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Writing is a Job

I think it was the fabulous Clair Delacroix/Deb Cooke who once told me that writing is a job. I sort of believed it then, but not as much as I do today at this particular point in my career. I remember when writing was fun, exciting, joyful, passionate and EASY. So what happened? Where along the way did writing become less of these things.

While, I don’t think I’ve lost the excitement, the joy or the passion of writing, I now understand far better the words of wisdom that well-establish writers have handed down to those of us who haven’t hit certain levels in our career. But, the writing has become more of a job and these things I’ve always associated with writing seem a bit out of reach at the moment. I don’t know if it’s because I took a step up the career ladder or if it’s because I’m putting extra pressure on myself to do more than I’m capable. Super Writer syndrome as it were. Maybe it’s the holidays, but I feel like I’m in the Foreign Legion with my back to the wall and I’m smoking my last cigerette.

The Whys and Wherefores

Why am I feeling this way? Part of it is my October contract with Berkley for a three-book paranormal series. Writing paranormal is new to me, so as Yanni says, “A little bit of fear means your are doing something worth doing — you are stretching — you are going outside your immediate grasp. Out of my immediate grasp? Can we say outside the atmosphere and I’m scared spitless? A three-book historical series would be easy. I know that world. But creating a new one definitely makes me stretch. And it’s scary as hell!

Another monkey wrench that’s been thrown into the mix is that I’m trying to market my newest release Dangerous, which comes out the end of January (and is available for pre-order). I’ve got advertising in place, but I’m already planning for Mirage’s release in June! I need to hire Baby to help me out. Problem is she’s just 11, and she’s not savvy enough to do it without me guiding her, and if that’s the case, it’s easier to do it myself. So I’m caught between a rock and a hard place. If only Oldest were more computer savvy and eager to help.

Another Berkley Contract

Then the week before Christmas, I landed my second contract with Berkley, this time for two historicals. One of those books is written (THANK GOD) but I have to write a new one. I’m over the moon about another NY sale, but OMG, my scared spitless monitor just went through the roof. I’m now facing deadlines unlike anything I’ve ever experienced in my entire career. Normally deadlines excite me. Right now, I’m asking myself, “WTF were you thinking you idiot! Three and half books in 13-14 months???”

All of these things mean I’ve got writing deadlines, proposal deadlines, marketing deadlines and then the actual marketing of the releases. Maybe this wouldn’t be so daunting if I didn’t have to work a day job, but like most struggling new writers, I have to work the day job to keep a roof over our head.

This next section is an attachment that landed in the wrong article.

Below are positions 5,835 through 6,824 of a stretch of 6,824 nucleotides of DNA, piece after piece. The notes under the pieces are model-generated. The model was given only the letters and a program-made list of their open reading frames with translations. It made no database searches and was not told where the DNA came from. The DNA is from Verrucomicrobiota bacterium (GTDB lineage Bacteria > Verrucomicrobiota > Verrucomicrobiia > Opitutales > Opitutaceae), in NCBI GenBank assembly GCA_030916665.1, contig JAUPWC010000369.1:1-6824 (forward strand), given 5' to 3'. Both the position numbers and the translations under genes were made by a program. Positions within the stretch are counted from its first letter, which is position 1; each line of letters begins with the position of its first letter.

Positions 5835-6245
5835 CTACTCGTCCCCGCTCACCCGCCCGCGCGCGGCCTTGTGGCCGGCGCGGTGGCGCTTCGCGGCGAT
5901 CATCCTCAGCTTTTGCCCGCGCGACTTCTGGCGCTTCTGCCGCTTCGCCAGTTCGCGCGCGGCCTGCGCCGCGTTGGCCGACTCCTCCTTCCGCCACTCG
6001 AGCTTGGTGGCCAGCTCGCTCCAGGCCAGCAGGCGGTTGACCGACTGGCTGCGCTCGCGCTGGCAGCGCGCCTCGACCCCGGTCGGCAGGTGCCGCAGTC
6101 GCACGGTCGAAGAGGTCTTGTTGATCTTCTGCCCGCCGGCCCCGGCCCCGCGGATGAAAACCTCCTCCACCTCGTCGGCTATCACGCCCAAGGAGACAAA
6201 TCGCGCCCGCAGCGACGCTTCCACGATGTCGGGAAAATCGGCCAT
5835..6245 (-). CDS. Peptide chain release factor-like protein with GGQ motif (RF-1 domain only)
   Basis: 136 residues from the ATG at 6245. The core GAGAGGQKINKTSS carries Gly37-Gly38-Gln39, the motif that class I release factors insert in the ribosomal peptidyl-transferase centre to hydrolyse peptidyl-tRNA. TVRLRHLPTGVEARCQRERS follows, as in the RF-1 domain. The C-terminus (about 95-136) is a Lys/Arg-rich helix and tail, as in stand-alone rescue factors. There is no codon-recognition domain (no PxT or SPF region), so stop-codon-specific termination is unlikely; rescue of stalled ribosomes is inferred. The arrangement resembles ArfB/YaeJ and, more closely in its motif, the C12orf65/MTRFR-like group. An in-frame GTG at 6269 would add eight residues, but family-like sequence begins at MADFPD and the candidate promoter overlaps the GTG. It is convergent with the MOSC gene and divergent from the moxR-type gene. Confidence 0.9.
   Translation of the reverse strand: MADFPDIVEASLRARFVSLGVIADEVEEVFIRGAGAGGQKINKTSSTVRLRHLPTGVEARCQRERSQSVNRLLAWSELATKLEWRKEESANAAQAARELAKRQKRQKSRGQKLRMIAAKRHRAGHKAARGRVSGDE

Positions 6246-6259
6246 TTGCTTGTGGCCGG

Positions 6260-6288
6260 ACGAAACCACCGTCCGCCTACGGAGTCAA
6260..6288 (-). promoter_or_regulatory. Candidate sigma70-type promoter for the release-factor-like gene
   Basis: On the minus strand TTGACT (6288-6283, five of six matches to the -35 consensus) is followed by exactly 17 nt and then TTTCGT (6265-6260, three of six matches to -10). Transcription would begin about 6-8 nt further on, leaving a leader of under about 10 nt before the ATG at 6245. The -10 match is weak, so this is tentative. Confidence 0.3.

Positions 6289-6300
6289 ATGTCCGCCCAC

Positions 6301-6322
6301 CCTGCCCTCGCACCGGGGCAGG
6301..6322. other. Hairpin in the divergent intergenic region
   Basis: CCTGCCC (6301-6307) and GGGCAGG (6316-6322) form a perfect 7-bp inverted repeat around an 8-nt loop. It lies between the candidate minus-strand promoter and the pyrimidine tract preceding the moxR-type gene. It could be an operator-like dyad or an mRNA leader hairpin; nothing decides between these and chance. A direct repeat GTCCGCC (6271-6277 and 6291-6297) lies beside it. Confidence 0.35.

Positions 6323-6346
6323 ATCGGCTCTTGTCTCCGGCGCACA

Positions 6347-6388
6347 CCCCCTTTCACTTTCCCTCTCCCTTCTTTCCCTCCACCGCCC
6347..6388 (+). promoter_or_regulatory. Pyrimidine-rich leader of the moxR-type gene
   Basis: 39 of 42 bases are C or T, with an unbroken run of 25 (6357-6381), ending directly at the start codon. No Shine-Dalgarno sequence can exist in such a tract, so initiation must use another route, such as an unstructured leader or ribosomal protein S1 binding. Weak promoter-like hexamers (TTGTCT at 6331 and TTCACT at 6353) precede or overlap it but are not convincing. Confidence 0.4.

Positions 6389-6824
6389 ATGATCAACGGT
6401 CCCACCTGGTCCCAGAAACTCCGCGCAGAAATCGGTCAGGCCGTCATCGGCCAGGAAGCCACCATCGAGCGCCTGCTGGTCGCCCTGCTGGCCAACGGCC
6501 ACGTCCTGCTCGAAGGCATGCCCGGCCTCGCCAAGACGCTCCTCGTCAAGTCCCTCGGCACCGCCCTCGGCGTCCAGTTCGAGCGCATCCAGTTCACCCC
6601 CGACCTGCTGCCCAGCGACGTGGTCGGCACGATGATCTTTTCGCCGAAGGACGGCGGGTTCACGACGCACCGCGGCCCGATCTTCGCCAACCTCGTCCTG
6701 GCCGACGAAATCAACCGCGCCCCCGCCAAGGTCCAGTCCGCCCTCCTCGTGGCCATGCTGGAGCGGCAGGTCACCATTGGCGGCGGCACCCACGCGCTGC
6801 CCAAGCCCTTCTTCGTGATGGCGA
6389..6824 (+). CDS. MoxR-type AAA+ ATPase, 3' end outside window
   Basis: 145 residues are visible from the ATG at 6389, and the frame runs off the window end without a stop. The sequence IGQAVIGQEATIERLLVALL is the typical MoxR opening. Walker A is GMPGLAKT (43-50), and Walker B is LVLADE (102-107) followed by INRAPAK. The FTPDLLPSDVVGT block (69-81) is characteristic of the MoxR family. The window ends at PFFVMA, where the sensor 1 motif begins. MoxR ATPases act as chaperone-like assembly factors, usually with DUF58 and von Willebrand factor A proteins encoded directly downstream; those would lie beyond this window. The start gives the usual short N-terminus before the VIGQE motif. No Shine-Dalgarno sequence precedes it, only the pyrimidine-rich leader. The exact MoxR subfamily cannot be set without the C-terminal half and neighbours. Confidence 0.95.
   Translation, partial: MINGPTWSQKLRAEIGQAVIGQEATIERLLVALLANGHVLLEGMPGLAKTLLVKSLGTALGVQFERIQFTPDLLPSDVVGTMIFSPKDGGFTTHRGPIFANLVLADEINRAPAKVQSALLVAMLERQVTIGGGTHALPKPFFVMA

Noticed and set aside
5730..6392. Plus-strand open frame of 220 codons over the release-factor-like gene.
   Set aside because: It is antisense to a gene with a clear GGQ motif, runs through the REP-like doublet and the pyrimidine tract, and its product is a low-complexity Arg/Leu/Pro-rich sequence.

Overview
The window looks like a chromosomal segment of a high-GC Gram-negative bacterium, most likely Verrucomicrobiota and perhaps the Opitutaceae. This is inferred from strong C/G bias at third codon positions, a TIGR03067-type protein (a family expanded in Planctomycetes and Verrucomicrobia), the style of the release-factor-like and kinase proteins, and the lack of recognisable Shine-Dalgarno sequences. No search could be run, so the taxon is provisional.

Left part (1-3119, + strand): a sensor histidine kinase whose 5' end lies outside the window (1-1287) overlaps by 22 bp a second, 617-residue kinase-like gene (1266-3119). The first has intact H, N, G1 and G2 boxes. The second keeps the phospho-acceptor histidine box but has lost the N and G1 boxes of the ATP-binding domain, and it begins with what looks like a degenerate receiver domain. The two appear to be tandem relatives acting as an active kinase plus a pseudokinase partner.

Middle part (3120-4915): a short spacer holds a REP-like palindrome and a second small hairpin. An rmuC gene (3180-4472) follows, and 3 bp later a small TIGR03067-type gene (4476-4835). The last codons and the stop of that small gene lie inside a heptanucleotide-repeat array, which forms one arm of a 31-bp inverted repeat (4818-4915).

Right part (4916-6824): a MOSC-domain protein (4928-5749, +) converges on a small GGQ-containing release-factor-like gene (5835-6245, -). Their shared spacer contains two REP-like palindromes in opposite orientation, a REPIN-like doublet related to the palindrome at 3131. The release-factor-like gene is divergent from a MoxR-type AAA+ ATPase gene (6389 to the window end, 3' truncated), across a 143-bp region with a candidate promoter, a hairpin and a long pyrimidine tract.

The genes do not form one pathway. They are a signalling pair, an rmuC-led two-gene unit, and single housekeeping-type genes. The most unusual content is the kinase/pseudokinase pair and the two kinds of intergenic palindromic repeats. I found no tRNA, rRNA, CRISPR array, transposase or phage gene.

Why Are You Whining

So perhaps you can see where I’m wondering what happened to the days when writing was fun, exciting, joyful, passionate and EASY. I think those things are still there, I just don’t see them as well as perhaps I once did. It was much easier when there weren’t deadlines to deal with. I’ve always submitted completed books, now I’m selling on proposal, and the books ARE NOT written. Then there are the craft issues to include at the editor’s request, learning the technical and financial business aspects of the publishing industry (I’m a VERY SLOW learner) and this or that business piece to comprehend. And for the newbies reading this and thinking, “I don’t know what she’s whining about, she sold.” All I can say is, my Mom used to tell me you’ll understand when you grow up. She was right, damn it.

So Claire, and any other writer I ever dismissed for telling me it was hard, my apologies for my arrogance. It is easier to sell than it is to keep up with the results of selling. However, the one thing in my favor is my stubbornness. I’ll make it just to have the pleasure of saying I made it. *grin*

What do you do to keep deadlines and everything else from driving you insane?

Monica

Monica Burns | https://www.monicaburns.com
Dangerous, 4.5 Stars Romantic Times
“…a pretty good read.” MrsGiggles.com
Master of Sin, Berkley 03/10

This entry was posted in Craft, Industry, Publishing, Writing by Monica Burns. Bookmark the permalink.

About Monica Burns

A bestselling author of erotic romance, Monica Burns penned her first short romance story at the age of nine when she selected the pseudonym she uses today. From the days when she hid her stories from her sisters to her first completed full-length manuscript, she always believed in her dream despite rejections and setbacks. A workaholic wife and mother, Monica believes it’s possible for the good guy to win if they work hard enough.

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